John Frusciante ’s new album titled Maya, will transport you back to the past, as it is a stark collection of ‘90s jungle and rave electronica!
If you’re a fan of artists like Hot Since 82, Chrome, Aphex Twin, and other names synonymous with the ‘80s and ‘90s club sound, you’ll definitely want to check out John Frusciante’s new electronic album. Better known as the funk rock, effects pedal hoarding guitar virtuoso for Red Hot Chili Peppers, it might come as a surprise to many that Frusciante’s new album, Maya, is a stark collection of ‘90s jungle and rave electronica.
Yet, whether you’re a hardcore Chili Peppers fan, old school rave kid, or just curious about electronic dance music, Maya is an impressive album. Intentional or not, the song Blind Aim is a warm, polyrhythmic tribute to Kraftwerk. Amethblowl is a dark masterpiece that pulls the listener into a turn of the century nightclub in The Matrix, arguably the best introduction to classic UK jungle and rave sounds from the entire album. Meanwhile, Reach Out is an R&B-laced masterclass in rhythm changes, with just enough nostalgia to draw you in with familiarity, only to smash everything to pieces at every opportune chance. And that’s just the tip of the synthesised iceberg.
As a review of Maya by Riff Magazine writes, the album finds Frusciante in fine form. Considering what he’s primarily known for in the music world, the entire album is a huge risk. And in every way possible, fans are reaping the rewards. At the risk of spitting blasphemy against the entire ‘90s club scene, Maya could very well be the best jungle EDM album ever created. It’s certainly the best to come out of this century.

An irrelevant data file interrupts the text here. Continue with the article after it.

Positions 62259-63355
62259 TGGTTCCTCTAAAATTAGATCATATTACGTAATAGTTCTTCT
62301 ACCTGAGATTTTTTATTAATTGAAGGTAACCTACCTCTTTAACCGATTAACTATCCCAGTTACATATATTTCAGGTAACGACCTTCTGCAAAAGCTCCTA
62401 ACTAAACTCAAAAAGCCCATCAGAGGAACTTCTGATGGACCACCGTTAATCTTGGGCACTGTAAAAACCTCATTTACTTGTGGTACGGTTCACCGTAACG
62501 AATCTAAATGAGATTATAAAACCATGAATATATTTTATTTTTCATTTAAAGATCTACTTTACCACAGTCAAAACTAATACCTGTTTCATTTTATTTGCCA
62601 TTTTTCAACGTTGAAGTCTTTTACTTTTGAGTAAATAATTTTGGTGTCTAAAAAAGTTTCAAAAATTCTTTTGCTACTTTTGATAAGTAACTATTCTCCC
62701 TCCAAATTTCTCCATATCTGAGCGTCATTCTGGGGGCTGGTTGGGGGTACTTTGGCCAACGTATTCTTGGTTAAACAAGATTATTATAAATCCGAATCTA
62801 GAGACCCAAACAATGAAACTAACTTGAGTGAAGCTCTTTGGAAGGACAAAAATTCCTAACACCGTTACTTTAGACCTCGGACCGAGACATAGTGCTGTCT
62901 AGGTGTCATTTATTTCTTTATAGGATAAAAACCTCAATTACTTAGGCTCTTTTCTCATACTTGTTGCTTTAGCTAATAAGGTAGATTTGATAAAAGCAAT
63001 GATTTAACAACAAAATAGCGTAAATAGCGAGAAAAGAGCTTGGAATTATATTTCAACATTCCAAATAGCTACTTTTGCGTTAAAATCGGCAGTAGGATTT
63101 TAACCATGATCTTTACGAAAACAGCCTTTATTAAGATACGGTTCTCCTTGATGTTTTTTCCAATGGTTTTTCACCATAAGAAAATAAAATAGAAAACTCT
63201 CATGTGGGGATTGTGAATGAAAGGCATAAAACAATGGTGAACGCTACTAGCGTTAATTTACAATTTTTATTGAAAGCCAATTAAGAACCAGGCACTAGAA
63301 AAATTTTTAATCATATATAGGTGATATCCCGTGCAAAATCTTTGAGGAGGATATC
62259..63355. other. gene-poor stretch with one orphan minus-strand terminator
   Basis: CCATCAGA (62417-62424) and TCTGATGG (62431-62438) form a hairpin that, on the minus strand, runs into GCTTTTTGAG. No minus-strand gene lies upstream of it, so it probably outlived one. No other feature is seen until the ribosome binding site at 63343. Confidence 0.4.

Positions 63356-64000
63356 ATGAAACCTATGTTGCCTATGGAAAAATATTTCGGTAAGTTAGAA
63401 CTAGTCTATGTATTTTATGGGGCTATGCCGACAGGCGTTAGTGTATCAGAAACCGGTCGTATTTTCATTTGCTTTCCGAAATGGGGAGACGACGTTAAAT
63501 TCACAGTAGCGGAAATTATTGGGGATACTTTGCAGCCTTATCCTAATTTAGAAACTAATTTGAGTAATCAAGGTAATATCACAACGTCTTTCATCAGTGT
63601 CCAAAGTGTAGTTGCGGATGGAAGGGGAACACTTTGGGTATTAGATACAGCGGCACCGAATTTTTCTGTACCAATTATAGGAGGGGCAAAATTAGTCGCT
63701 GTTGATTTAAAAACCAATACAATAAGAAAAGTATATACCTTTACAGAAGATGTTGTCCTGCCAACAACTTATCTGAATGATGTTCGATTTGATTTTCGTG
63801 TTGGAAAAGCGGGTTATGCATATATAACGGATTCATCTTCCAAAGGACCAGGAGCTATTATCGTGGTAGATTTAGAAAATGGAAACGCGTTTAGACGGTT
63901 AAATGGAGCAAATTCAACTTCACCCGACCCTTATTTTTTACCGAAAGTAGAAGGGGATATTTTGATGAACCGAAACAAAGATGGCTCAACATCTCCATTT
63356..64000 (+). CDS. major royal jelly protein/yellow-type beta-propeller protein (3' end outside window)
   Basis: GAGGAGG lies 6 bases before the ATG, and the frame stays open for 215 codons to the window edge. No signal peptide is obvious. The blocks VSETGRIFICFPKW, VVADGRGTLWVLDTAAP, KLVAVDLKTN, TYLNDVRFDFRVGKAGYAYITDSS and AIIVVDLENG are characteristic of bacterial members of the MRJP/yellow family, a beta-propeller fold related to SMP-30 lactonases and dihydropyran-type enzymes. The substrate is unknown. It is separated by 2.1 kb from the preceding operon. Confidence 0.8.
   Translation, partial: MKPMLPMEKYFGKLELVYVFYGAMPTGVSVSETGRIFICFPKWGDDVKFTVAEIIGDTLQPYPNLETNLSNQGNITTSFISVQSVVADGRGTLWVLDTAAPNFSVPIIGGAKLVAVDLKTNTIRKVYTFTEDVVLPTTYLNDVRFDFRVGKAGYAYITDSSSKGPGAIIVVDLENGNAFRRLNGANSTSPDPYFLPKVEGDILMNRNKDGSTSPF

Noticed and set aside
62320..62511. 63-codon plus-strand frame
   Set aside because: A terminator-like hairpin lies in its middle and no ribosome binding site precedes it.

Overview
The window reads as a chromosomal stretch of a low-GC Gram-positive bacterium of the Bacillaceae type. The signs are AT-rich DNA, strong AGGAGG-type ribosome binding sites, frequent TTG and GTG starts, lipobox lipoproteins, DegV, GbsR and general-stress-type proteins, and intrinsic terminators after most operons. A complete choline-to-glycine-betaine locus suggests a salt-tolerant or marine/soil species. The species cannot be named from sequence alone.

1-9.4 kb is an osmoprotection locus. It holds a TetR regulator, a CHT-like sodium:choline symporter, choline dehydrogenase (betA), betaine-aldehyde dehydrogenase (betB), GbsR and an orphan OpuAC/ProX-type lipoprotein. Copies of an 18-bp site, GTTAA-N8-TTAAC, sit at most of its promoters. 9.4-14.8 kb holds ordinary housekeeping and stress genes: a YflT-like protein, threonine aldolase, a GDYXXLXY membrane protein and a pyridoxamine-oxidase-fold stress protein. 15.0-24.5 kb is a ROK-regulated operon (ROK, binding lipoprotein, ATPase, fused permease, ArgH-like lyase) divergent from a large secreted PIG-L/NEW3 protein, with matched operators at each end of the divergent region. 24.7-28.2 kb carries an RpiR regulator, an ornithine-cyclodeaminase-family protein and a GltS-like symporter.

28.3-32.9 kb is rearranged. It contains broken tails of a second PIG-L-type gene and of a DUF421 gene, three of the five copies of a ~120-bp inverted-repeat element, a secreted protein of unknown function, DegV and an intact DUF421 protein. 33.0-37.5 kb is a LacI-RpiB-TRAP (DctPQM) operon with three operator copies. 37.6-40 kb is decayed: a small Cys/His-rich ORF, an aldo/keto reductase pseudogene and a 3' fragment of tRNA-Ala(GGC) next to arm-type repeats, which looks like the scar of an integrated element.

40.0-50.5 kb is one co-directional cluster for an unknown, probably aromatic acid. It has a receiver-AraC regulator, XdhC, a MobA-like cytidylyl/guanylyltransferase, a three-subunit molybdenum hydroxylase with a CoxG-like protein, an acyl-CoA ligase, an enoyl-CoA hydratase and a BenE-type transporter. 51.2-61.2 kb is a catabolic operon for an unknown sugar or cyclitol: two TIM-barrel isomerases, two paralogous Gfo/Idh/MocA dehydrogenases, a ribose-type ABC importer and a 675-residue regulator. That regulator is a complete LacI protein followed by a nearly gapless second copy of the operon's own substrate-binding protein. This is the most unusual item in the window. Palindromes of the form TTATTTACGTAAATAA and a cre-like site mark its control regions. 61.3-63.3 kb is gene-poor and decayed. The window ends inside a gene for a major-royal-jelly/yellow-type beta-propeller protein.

None of this is surprising if you’re familiar with Trickfinger, the moniker under which Frusciante has previously released other electronic albums. Armed with the same Roland TB-303, drum machines, and synthesisers he used to create his EDM EPs under Trickfinger, Frusciante breaks away from the clinical tightness of his EDM alter ego. Instead, bearing his own name, Maya was created using almost the same tools but with a warm roughness – an edge that’s reminiscent of the grime and sweat of the classic jungle scene and old school Detroit techno. Indeed, Maya is a portal to the golden age of rave. It’s arguably a synthesis of the tight, complex melodies he developed as Trickfinger – an intimate peek into not just Frusciante’s process but the evolution of an almost forgotten sub-genre of EDM.
It’s no secret that Frusciante has always wanted to create electronic music, even when he was part of the original Chili Peppers lineup. For his long-time fans, this has been highly apparent in his playing style. As one of the most influential electric guitarists from the ‘90s, Frusciante’s funk rock sound is driven by classic effects like the Line 6 Delay Modeler pedal and the strange pitches of the Electro-Harmonix HOG2 octave pedal, which are just two of the stompboxes in his notoriously packed and ever-shifting pedalboard. The way he has masterfully played with octaves, MIDI patches, tape delays, and old school distortion are the very roots of his new foray into jungle EDM. Around two decades later, these roots are responsible for reviving the genre with renewed ferocity.